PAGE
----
Indeed, Islam regards public or private facilities and funds as sacred as the money of an orphan, and they are thus to be maintained and preserved and not to be touched. However, the only exception is in respect to what is known as customary use or practice acknowledged and accepted by society.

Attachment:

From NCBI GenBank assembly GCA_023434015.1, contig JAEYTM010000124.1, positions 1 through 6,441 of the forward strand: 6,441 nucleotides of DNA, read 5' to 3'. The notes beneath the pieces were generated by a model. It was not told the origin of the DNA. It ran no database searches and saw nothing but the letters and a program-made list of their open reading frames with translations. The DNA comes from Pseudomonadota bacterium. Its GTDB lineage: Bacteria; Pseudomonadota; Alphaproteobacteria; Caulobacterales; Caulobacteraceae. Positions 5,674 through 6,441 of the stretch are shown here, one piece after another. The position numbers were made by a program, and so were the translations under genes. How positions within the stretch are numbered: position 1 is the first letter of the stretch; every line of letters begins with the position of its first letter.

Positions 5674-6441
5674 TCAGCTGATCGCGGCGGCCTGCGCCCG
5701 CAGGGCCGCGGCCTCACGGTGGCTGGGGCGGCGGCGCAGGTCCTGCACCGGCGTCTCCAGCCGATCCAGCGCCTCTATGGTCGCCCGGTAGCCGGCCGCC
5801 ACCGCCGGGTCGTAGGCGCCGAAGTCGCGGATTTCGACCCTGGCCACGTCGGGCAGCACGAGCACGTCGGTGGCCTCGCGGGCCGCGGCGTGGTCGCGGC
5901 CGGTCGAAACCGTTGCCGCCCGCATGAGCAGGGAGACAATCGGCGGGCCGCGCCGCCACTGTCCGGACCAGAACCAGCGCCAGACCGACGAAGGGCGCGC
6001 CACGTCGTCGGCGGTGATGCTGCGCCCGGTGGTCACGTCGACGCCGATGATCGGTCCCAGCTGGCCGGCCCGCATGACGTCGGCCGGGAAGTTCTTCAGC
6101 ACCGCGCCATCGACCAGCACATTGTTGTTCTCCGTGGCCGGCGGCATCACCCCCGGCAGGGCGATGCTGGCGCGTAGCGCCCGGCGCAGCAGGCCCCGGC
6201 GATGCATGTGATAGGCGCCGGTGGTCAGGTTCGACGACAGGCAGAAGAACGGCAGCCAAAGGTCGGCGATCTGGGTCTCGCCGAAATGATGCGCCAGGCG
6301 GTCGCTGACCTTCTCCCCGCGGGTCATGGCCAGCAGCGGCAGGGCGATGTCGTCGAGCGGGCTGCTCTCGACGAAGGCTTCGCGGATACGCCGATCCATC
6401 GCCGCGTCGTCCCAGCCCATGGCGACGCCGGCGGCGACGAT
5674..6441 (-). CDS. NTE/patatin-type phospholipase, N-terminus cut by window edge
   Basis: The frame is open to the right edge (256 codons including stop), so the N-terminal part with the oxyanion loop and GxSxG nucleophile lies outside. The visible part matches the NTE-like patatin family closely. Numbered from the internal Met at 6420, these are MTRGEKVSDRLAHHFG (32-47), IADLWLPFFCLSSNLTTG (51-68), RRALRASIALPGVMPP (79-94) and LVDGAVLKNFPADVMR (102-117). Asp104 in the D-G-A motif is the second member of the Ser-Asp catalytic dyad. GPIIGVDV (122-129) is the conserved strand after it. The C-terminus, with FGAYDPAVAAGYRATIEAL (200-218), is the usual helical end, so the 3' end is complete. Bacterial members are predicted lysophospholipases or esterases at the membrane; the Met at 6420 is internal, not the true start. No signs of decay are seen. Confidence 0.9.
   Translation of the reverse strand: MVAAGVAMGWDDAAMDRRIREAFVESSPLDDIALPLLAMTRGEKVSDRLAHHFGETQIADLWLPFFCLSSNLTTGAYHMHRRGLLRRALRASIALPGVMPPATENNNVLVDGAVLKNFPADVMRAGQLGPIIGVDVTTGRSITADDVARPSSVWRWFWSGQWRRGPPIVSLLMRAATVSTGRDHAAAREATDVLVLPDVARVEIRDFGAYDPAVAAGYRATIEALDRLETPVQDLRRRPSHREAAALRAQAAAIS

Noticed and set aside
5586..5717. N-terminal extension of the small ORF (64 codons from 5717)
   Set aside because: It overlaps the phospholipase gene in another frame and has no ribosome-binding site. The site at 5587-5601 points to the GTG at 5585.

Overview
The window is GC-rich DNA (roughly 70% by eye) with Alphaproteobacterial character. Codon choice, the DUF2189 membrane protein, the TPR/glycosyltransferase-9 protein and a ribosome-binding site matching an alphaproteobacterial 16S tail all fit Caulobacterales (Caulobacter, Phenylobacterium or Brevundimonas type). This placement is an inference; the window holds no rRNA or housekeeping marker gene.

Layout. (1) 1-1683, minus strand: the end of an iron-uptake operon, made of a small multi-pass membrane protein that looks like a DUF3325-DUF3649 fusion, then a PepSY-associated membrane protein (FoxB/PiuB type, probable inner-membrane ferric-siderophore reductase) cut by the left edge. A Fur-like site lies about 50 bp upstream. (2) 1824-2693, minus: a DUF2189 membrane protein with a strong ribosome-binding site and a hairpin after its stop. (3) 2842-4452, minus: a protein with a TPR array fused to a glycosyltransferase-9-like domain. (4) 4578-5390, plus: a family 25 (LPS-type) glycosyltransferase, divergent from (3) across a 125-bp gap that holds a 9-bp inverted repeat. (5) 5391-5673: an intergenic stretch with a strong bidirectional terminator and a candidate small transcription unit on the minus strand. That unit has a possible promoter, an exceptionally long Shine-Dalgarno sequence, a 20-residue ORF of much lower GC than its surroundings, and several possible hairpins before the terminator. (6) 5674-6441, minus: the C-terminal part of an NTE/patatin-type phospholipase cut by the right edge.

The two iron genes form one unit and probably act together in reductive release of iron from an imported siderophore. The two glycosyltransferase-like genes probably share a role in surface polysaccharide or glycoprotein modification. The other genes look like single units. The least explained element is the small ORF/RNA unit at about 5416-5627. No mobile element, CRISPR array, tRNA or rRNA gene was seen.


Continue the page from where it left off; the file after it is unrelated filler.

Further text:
The European Council for Fatwa and Research issued the following: “The basic principle in regards with public funds/facilities, i.e., that of government or private establishments, is that they are not to be infringed upon, particularly that the Qur’an and authentic Hadiths emphasized the severe punishment awaiting those who take from such funds without due right. Indeed, scholars considered these funds similar in status to the money of an orphan, and they are thus to be maintained and preserved and not to be touched. However, the exception in this case is that which has become customary practice widely acknowledged and accepted by society, as this implies that there is an implicit and underlying permission. In any case, one must not use this permission extensively, as the basic principle aforementioned stands and remains valid. In addition, a Muslim, who seeks perfection in his religion, ought to refrain from such practices in accordance with the Hadith: “…and whoever remains away from controversial matters, has indeed perfected his religion and reputation…” (Reported by Al-Bukhari and Muslim)”